Dani and I know Devyn. She’s so young, but clearly like storming it. Are you like her mentor?
Devyn is amazing. She is an NYU graduate like myself, which immediately excited me. She’s super passionate. She’s so hard working. I’ve never like seen someone so dedicated. She and I clicked and hit the ground running. We’ve been working hard to get a script played out to the market. We have made several partnerships. I’m developing a show with Andrew Stern at ABC Studios. I’ve got things that I’ve been working on with Propagate Content, which is the amazing Ben Silverman.
Jenn is rolling these out. It’s something that happens every day in Hollywood. These things don’t happen every day. You’re saying it as if these things happened. It takes so long. It takes so much energy, so much time, and there’s a certain amount of luck that goes into it. It’s not with the timing, but with where you are in your life. It is the phenomenal success that you’ve gone and up until this point is truly quite astonishing.
I do agree with that. You guys only know me for years.
We need to say how we know you and what we’re doing with you.
I’m going to say the seven years before you knew me, I was diligently putting the pieces of this puzzle together.
It’s taken you ten years to be an overnight success.
Dani and I, as the audience know, we have our company, Dantar Productions. We’ve sat here for a few years creating away, diligently, trying to succeed within this very difficult business. Every day, some days you have days going forward, other days you feel like you’ve got to step backwards.
It’s 90% no ratio to the occasional percentage of it.
You have to keep going. It’s encouraging to us to hear that it did take a period of time for you to become what you are now.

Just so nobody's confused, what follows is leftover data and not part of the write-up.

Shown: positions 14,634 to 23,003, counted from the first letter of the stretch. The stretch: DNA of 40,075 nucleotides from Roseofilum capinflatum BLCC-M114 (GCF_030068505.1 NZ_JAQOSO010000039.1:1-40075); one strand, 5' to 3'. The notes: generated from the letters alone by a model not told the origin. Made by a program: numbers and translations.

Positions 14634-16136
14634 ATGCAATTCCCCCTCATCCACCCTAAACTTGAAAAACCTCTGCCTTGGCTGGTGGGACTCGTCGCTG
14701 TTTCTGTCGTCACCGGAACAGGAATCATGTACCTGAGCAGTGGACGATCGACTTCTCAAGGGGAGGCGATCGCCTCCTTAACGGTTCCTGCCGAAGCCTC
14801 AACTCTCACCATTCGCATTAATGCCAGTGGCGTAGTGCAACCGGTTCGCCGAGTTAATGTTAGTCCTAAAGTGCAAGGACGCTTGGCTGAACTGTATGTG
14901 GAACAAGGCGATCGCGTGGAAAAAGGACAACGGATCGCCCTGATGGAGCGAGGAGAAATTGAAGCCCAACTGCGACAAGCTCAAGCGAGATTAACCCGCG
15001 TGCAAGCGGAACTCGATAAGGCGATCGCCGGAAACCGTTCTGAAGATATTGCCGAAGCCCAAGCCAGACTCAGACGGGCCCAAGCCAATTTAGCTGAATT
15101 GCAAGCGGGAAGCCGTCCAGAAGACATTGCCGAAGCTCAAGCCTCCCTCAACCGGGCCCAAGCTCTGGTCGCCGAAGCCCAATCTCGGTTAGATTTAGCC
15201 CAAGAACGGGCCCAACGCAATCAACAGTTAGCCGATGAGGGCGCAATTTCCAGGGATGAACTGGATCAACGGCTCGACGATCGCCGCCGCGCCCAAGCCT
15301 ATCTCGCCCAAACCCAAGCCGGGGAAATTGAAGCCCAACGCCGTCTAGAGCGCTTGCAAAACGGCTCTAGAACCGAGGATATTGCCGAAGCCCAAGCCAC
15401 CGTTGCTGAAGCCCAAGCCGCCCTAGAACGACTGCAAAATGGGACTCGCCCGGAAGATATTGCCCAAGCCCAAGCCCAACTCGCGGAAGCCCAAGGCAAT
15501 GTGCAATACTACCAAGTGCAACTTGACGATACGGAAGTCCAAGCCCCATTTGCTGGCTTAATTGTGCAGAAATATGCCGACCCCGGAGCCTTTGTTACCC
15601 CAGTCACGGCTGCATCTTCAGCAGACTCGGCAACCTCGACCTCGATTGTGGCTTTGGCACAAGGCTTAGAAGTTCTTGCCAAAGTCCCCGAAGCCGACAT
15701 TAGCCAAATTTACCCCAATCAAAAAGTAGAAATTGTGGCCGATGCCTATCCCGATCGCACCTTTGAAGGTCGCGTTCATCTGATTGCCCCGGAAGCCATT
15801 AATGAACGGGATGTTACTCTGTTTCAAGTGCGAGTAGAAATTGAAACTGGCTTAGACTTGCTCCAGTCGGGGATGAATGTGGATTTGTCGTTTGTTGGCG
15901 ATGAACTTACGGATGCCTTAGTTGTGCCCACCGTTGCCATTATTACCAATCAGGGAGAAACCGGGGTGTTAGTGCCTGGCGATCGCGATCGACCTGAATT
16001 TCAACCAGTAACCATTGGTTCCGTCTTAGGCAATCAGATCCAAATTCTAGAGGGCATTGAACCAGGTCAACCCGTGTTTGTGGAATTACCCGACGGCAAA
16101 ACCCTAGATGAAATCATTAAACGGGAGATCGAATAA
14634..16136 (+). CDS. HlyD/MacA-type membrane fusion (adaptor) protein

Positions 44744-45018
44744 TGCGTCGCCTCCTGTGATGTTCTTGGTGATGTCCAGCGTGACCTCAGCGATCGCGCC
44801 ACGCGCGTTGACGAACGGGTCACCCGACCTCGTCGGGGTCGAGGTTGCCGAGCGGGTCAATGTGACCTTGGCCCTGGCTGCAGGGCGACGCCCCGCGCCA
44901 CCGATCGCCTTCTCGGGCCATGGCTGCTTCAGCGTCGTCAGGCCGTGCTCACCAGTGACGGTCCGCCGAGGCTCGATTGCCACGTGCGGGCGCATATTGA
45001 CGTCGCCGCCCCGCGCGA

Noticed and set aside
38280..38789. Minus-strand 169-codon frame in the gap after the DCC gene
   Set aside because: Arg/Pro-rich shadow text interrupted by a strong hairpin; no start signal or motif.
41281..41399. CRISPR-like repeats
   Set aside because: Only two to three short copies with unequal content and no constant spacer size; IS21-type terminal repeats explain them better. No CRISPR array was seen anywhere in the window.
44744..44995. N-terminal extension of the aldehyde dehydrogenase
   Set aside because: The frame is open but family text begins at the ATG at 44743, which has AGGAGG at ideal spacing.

It’s definitely hard work. It hasn’t been a true seven years, but also because I’m doing both scripted and unscripted, I go back and forth between the two. I go through a spurt of developing a bunch of unscripted ideas and the scripted suffers. I go back to scripted and the unscripted suffers, which is why I decided that I need to grow my company and hire someone, more than one. Devyn will be the first and next, we’ll look to bring in another 1 or 2 development executive to establish everything forward.
How do you find going from this mobster lifestyle in New York on the East Coast, which is truly glamorized by Hollywood to start with, but ending up in Hollywood? Your life is a complete 180 from how you grew up. What do you prefer? Do you like living in LA? Do you like being here? Do you like the industry or do you need your little New York sense of grounding and realness?
I knew that one day I would end up in LA. I love it so much more than New York.
Why is that?
Everybody wants what they don’t have. I grew up here my whole life, born and raised. In order to get things done in this industry, you have to be in LA. You meet someone in a café, at a coffee shop or a meeting down the block. It’s easier and there’s so many more people in the industry in and around you. Whereas in New York, we’ve got a few networks here and in a few production companies, but it’s not like you’re walking down the block and meeting someone totally by accident.
What advice would you give to young people trying to get into the industry because you have got experience in unscripted and scripted? What would you be your mentorship advice?
Never quit, keep on going. It will happen. Ideas are a dime a dozen. It’s all on the execution. A lot of people think, “Yeah, I got the best idea.” Yes, and you probably do, but you have to figure out how to take that idea from inception to execution. That’s the most important. Don’t worry, find the right partners to help you do that. Be persistent, knock down doors, be aggressive, and don’t be afraid to call somebody that you’ve never spoken to on the phone. You might get nine noes, but you’re going to get one yes.
Talking of finding great partners, we were very lucky to have been introduced to you through our mutual agent. Seriously, I don’t know about you, Dani, but I personally feel from the time that we’ve spent from you that I’ve learnt so much from the way that you do things. It’s your knowledge on the ins and outs of the industry, your perseverance. Also, you always do it with a smile on your face and that is, you might not feel it behind the scenes, but you certainly appear that way. To our audience, we are fortunate enough to be in development with Dantar and JustJenn, fortunate enough to be developing some exciting shows together. Hopefully, this collaboration will come to fruition at some point in the near future. You’re a great partner and we love you.